In a previous article1 we discussed Dirk, Attestant’s distributed remote keymanager. Dirk provides users with high levels of security and availability for validator keys, however it needs to be integrated into a staking infrastructure for them to obtain its benefits. At the same time, as users start to build their own staking infrastructures, they find that switching between beacon nodes (a necessary function to ensure service resiliency and client diversity) is difficult to achieve.
This article introduces Vouch, a multi-node validator client built by Attestant.
Before proceeding, it is worth taking a minute to explain the difference between a validator and a validator client as this is a common cause of confusion. A validator is a virtual entity on the beacon chain. It has an activation time, a balance, and various other properties. A validator client is a piece of software with the ability to act on behalf of a validator, usually by access to the validator’s private key. A single validator client can act on behalf of many validators. Sometimes the terms are conflated: a common statement is that “validator \(x\) proposed a block” when a more accurate statement is “a validator client proposed a block on behalf of validator \(x\)”. In general, the former is used as shorthand for the latter; however, the distinction is important when discussing validators and validator clients explicitly. This article uses each term in their formal definition.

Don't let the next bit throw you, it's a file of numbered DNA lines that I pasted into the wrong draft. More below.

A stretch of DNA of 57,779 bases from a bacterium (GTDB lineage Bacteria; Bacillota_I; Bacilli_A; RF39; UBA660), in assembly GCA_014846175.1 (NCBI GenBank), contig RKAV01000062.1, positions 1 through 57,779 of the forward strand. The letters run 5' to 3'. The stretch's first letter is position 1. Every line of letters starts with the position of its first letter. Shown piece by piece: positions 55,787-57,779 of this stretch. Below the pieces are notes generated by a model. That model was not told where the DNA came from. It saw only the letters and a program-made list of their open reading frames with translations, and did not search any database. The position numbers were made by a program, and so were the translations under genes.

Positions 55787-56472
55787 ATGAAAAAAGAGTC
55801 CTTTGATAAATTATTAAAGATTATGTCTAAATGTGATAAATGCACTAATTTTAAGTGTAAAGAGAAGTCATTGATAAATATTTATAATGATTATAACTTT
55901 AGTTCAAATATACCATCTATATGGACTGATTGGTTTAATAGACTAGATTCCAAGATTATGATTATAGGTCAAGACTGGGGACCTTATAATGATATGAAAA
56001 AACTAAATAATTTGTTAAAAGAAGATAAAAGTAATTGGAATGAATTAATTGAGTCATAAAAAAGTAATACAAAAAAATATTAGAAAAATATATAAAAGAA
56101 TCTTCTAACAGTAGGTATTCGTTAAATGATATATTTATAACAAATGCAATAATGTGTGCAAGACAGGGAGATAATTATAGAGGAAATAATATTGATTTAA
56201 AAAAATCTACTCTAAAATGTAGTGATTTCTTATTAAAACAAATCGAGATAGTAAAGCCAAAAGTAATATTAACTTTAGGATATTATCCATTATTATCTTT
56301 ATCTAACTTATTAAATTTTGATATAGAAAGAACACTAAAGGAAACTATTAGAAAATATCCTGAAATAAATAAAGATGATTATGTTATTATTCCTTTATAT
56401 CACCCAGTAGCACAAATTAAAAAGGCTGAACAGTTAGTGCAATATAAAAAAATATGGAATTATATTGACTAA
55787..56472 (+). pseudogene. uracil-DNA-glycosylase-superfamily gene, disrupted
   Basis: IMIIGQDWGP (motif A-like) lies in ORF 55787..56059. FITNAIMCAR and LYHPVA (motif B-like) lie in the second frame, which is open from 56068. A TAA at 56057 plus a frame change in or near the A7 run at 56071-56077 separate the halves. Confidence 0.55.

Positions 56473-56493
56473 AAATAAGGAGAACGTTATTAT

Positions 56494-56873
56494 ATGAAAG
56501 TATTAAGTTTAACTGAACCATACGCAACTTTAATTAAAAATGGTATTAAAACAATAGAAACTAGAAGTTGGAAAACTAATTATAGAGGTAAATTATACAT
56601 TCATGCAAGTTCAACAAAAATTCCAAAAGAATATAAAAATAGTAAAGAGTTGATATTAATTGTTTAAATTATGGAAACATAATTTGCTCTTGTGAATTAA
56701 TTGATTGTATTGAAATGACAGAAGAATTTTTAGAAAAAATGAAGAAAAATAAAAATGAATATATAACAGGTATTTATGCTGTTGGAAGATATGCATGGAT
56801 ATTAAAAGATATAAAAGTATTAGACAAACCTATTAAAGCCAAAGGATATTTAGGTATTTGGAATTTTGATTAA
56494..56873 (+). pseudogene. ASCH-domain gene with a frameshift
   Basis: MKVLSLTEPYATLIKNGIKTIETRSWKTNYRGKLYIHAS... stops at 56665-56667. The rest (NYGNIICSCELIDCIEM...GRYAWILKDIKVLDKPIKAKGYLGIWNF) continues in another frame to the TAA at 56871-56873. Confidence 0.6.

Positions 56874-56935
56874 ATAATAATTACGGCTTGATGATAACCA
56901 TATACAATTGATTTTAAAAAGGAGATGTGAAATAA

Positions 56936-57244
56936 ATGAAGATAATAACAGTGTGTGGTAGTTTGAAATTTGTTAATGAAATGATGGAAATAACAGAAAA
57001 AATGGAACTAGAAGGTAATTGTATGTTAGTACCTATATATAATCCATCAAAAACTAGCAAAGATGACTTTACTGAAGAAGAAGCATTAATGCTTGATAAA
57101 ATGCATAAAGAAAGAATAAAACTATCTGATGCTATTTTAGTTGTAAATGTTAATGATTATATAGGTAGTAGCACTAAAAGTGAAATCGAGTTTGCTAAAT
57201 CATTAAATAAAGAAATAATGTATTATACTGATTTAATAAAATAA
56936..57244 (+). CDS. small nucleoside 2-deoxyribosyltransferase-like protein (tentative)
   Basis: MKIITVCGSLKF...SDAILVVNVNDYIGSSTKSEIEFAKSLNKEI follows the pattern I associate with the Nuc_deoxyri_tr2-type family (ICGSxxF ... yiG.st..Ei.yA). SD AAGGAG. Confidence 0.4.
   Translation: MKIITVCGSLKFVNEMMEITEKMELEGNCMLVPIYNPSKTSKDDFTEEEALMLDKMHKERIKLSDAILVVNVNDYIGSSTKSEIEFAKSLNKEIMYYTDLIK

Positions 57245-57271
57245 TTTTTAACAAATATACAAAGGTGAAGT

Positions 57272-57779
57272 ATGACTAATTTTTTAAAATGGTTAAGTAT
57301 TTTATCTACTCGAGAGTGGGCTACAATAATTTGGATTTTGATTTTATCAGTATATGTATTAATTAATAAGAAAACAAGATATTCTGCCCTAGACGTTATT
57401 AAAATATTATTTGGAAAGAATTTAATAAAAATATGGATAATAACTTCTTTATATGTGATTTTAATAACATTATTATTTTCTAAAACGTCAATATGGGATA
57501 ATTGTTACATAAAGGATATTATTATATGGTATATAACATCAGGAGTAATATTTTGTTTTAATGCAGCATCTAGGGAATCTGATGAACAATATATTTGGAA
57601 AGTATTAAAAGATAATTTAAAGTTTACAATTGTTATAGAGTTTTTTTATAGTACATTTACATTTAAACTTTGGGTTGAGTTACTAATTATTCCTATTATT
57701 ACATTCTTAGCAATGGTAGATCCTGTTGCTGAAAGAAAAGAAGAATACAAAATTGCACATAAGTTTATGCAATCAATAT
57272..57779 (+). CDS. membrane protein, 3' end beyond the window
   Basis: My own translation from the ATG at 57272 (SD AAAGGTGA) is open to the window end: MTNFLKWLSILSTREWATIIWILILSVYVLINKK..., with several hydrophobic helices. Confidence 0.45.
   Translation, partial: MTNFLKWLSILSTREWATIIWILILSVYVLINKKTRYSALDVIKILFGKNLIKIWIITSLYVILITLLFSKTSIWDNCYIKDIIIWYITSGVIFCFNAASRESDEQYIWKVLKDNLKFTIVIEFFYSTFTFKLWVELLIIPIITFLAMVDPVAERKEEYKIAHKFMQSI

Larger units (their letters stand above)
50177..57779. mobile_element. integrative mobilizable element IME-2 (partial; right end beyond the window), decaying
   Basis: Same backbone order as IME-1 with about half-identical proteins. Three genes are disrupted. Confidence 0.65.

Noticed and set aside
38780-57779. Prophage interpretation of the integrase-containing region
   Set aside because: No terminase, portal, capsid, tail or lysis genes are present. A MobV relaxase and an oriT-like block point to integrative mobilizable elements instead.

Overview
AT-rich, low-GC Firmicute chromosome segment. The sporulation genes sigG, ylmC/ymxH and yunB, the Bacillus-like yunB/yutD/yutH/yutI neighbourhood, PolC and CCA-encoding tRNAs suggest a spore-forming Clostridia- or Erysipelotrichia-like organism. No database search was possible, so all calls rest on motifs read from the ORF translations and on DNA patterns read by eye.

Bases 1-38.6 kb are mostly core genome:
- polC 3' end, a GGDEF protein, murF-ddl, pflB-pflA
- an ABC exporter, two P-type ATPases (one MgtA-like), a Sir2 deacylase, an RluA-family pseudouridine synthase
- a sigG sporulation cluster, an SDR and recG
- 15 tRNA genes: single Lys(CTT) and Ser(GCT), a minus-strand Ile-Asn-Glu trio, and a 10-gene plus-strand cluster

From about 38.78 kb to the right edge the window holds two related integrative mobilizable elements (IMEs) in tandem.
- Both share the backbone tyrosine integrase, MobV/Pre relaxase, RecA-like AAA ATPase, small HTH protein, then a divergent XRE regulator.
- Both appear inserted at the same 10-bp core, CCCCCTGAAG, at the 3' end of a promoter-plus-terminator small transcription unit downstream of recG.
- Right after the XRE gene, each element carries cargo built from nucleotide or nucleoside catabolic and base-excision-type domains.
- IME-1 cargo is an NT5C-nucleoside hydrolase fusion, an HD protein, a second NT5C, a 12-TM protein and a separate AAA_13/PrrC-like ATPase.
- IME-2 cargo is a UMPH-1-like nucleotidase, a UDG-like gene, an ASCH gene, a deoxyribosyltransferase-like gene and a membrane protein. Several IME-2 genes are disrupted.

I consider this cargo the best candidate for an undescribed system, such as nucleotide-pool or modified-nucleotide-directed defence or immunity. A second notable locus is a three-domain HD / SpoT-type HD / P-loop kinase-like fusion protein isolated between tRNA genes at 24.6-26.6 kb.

What does a validator client do?
Validator clients are a critical component of the Ethereum 2 beacon chain. The validator client is responsible for the process of proposing new blocks for the chain, as well as attesting to blocks produced by other validator clients in order to establish their authenticity and accuracy 2.
As can be seen from the diagram, the validator client sits between the beacon node and the signer. Taking the block proposal part of its responsibilities as an example, it:
- obtains information from the beacon node to decide when it should propose new blocks;
- fetches the components of the block from the beacon node at the appropriate time;
- provides details of the block to the signer for signing; and
- presents the signed block to the beacon node for it to broadcast to the network.